I believe that’s very true. I’m really grateful for some of the innovative legal educators out there such as Dan Katz and Renee Knake at ReInvent. They aren’t alone. They are certainly leaders in a movement to re-energize the education of lawyers, which is currently unsustainable as it stands today. The education of lawyers has to find a new way to serve the market that it seeks to serve and I firmly believe that there are going to be law schools, at least in the US model, emphasising more the educating of skills of practice for lawyers who graduate.

There was an initiative that I read about today (03/07/13) that the American Bar Association is initiating which was an effort to redefine the core competencies that the ABA, which accredits law schools and oversees them, will expect out of their law schools. It’s not unlike the recent UK legal analysis undertaken in respect to its legal education model as well. All of that says there is an enormous amount of inquiry and interest in revising the way in which we educate lawyers. I think that too is going to be driven by the economics of the market place.

In the US for example, the history has been, and it hasn’t changed much at all, that about 45,000 lawyers are graduated from law school every year and the market cannot accommodate that level of new lawyers if they’re seeking the same kind of law that my generation sought – practice in law firms for example.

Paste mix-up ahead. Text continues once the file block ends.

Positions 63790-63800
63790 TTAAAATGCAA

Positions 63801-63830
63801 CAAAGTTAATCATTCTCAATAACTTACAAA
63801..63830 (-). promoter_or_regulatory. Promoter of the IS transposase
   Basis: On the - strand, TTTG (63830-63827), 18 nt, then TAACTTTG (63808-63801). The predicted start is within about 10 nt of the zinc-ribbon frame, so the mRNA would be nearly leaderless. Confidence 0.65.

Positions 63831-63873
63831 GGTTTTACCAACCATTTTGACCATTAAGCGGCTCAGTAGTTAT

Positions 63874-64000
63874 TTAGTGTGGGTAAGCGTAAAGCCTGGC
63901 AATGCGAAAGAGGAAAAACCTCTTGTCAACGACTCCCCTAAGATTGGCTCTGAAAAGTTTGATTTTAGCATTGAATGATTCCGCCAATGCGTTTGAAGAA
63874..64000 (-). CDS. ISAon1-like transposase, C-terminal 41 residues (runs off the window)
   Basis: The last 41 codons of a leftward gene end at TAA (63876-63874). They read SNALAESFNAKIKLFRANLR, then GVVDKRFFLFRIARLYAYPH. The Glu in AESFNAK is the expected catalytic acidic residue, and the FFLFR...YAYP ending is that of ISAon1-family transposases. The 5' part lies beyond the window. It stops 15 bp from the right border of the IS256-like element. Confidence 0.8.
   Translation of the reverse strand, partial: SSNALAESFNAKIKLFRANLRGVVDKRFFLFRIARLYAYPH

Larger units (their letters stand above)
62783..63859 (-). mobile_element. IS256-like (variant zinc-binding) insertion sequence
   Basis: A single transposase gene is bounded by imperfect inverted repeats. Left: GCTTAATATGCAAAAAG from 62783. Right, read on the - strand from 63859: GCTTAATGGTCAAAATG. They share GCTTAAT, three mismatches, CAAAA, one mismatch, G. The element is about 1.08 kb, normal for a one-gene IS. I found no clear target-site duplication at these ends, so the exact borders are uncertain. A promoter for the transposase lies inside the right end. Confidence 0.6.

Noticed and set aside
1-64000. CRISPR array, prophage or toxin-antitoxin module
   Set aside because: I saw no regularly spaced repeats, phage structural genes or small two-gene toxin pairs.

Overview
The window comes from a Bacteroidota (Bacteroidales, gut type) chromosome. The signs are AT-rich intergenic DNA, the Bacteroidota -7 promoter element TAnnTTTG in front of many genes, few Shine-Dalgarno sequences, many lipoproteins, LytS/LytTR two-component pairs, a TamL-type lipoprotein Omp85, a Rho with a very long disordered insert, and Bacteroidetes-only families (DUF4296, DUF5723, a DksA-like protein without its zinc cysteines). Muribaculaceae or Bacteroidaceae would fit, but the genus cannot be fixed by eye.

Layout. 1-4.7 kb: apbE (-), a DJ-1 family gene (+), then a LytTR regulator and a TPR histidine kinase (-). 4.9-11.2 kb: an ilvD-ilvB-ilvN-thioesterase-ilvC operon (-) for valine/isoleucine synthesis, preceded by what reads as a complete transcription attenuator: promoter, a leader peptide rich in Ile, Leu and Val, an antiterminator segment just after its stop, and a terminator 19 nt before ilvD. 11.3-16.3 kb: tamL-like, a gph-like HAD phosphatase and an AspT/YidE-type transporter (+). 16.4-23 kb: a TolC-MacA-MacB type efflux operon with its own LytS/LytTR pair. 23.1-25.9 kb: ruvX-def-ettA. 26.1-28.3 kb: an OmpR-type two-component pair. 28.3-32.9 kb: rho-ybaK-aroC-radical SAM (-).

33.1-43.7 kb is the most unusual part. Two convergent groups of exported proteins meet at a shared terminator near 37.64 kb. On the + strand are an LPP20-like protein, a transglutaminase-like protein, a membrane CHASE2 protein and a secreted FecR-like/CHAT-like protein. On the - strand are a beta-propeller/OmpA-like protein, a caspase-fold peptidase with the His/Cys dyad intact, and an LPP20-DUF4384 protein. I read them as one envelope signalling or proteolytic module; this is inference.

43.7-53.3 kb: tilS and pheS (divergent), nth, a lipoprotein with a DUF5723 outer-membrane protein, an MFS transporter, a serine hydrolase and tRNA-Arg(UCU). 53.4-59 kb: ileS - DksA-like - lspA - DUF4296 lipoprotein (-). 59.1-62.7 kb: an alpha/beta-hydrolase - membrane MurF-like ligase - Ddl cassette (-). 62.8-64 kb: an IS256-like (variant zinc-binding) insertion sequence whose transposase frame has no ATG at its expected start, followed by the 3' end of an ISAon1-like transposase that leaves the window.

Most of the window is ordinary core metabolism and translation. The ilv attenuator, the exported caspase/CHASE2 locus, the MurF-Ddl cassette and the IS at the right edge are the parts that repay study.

So Dan Katz, Renee and the ReInvent initiative, as well as Richard Susskind, has reminded us that law can be an incredibly valuable asset in a wide variety of career paths, so that the traditional practice of the law need not be the only thing that law school graduates expect. In order to have a group of systems analysts with legal training, or computer engineers with legal training, all of which can bring to bear on the legal industry the same level of innovation and creativity that those skills have bought to other industries already.

So, thank you to Richard Susskind for changing my pessimism about the future of law, but I believe that young people that are innovative people can take these skill sets, combine them, and make a new career path. It won’t be found in a book or in the career planning and placement office as a career path to choose, but bringing those skills to bear and combining them with a legal education really can provide a lot of opportunity.

But to your point, the law schools that are going to continue providing the best and the brightest are going to have to change the way they educate lawyers in order to help them become more equipped to pursue whatever career they choose. If they don’t, this level of supply is going to winnow out the weakest law schools in terms of equipping students to actually succeed in their profession and there will be fewer of them; those that will survive will be those that change in order to supply for a greater set of relevant skills.

So it’s as important to be an entrepreneur in the legal world now as much as it is in other worlds?